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The Last EmperorsA Social History of Qing Imperial Institutions$
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Evelyn Rawski

Print publication date: 1998

Print ISBN-13: 9780520212893

Published to California Scholarship Online: May 2012

DOI: 10.1525/california/9780520212893.001.0001

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Private Rituals

Private Rituals

Chapter:
(p.264) Chapter 8 Private Rituals
Source:
The Last Emperors
Author(s):

Evelyn S. Rawski

Publisher:
University of California Press
DOI:10.1525/california/9780520212893.003.0009

This chapter examines the religious life of the inner court, in which palace women as well as men participated. Shielded from official scrutiny, the private altars erected in palace residences, as well as the halls in Jingshan, north of the palace compound, were ritual spaces within which private emotion and sentiment could prevail over the strict hierarchical order dictated by dynastic regulations. Tibetan and Chinese Buddhist, Taoist, and shamanic observances commingled in the imperial household's performance of the calendrical rituals common to residents of the capital. The private or domestic rituals of the Qing court were a synthetic, eclectic blend of the many cultural and religious traditions espoused by Qing rulers. As such, these rituals symbolized the final denouement of Qing imperial institutions, which created a fusion of the diverse cultures of the empire.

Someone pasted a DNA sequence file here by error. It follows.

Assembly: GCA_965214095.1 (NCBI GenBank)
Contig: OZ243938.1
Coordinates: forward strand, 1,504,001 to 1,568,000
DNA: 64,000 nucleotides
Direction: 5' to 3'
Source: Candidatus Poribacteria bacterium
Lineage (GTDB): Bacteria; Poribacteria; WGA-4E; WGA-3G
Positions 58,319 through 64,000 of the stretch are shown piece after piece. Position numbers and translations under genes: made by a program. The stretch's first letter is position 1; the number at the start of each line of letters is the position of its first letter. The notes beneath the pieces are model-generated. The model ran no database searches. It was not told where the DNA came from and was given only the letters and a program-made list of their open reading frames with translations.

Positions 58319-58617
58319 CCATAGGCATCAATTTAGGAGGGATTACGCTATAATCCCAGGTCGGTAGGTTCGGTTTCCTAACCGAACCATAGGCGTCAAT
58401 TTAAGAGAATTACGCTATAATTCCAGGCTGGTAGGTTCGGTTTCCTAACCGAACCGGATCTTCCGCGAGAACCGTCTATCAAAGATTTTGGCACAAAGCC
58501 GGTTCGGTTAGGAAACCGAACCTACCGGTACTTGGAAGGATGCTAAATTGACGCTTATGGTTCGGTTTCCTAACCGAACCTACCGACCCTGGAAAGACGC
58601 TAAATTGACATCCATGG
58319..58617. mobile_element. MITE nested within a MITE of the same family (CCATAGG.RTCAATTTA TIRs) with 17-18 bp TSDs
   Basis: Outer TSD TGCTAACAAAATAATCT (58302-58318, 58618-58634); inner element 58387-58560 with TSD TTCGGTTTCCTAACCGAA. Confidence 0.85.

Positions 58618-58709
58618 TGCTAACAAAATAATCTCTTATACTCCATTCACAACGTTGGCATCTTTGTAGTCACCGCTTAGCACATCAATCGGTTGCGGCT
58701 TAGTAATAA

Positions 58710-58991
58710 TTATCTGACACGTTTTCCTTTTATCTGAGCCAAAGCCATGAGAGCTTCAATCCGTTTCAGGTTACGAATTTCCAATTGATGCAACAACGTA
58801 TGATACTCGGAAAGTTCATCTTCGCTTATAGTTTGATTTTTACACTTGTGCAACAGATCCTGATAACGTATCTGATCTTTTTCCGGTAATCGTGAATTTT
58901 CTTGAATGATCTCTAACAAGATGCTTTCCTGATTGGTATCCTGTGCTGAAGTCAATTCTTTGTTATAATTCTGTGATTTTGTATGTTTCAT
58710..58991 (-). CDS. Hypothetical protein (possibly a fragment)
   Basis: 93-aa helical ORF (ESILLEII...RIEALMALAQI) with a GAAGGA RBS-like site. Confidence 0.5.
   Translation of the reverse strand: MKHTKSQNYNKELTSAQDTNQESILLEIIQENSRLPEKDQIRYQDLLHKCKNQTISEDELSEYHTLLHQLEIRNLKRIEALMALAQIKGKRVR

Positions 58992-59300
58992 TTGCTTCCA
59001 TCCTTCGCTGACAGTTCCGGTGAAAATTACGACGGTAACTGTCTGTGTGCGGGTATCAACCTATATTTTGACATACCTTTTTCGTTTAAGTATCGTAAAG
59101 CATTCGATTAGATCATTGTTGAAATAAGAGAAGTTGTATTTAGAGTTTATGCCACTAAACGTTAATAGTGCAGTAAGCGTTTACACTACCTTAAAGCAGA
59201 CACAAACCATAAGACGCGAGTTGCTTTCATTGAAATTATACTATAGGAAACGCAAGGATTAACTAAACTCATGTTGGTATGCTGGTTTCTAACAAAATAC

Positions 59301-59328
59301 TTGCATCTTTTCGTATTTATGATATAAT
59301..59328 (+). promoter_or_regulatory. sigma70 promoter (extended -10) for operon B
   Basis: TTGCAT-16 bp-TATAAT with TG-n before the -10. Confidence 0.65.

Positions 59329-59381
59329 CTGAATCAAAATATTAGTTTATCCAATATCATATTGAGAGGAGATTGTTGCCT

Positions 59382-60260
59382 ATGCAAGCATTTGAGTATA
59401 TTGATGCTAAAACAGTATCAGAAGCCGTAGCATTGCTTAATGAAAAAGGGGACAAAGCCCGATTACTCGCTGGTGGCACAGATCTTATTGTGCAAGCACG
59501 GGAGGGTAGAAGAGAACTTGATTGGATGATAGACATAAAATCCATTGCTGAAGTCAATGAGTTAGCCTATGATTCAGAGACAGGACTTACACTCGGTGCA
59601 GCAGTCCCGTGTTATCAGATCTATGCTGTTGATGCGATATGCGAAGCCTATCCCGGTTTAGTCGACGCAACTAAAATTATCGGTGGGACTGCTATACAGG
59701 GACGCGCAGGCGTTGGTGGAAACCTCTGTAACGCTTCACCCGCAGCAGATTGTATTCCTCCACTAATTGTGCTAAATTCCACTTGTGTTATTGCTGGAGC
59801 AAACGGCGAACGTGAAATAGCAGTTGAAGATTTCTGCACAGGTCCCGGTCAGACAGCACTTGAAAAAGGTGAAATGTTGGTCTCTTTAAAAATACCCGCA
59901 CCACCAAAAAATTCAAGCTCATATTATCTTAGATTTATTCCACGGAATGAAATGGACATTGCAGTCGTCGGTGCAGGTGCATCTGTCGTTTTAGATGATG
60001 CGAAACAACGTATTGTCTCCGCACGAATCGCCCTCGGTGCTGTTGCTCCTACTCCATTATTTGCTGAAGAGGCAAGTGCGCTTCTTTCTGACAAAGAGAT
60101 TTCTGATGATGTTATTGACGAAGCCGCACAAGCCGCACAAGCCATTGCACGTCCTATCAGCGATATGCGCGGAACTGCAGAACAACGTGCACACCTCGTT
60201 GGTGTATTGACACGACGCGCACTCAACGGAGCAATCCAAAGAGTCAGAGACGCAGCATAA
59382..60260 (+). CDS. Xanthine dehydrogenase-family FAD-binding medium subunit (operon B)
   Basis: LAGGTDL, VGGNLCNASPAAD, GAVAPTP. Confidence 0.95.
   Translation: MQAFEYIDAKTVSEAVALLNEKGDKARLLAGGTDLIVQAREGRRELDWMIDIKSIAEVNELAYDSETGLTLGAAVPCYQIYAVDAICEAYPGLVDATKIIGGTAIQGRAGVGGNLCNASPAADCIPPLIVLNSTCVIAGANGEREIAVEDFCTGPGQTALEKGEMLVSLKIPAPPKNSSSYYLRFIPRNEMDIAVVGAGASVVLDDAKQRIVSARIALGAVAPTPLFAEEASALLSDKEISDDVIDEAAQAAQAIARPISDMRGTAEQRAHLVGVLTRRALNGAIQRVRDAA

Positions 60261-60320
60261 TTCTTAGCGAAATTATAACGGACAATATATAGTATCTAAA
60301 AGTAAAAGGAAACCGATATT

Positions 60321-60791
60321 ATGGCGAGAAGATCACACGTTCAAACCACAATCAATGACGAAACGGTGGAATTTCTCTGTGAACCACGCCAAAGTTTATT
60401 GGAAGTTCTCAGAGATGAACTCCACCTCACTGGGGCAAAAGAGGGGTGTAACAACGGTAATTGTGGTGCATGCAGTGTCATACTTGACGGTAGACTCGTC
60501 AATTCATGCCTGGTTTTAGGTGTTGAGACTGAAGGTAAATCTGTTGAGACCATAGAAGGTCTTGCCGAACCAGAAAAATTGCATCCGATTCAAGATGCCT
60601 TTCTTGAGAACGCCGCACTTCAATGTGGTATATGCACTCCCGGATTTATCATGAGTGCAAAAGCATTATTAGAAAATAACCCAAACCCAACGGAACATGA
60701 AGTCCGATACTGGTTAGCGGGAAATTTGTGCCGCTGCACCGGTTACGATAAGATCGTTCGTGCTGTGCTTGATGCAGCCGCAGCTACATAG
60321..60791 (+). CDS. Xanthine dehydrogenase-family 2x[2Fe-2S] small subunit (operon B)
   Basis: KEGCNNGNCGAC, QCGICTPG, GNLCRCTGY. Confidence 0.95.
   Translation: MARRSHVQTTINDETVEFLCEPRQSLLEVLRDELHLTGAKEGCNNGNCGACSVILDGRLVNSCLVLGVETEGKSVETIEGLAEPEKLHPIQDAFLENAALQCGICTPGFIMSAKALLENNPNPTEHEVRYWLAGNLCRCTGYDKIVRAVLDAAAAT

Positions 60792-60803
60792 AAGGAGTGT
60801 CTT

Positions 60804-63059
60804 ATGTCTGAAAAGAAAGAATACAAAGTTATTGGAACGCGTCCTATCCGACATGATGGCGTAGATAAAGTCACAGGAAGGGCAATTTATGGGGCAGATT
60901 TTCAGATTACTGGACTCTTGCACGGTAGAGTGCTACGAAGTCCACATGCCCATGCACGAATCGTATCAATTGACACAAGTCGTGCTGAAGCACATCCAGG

Keywords:   palace women, private altars, dynastic regulations, calendrical rituals, Qing court

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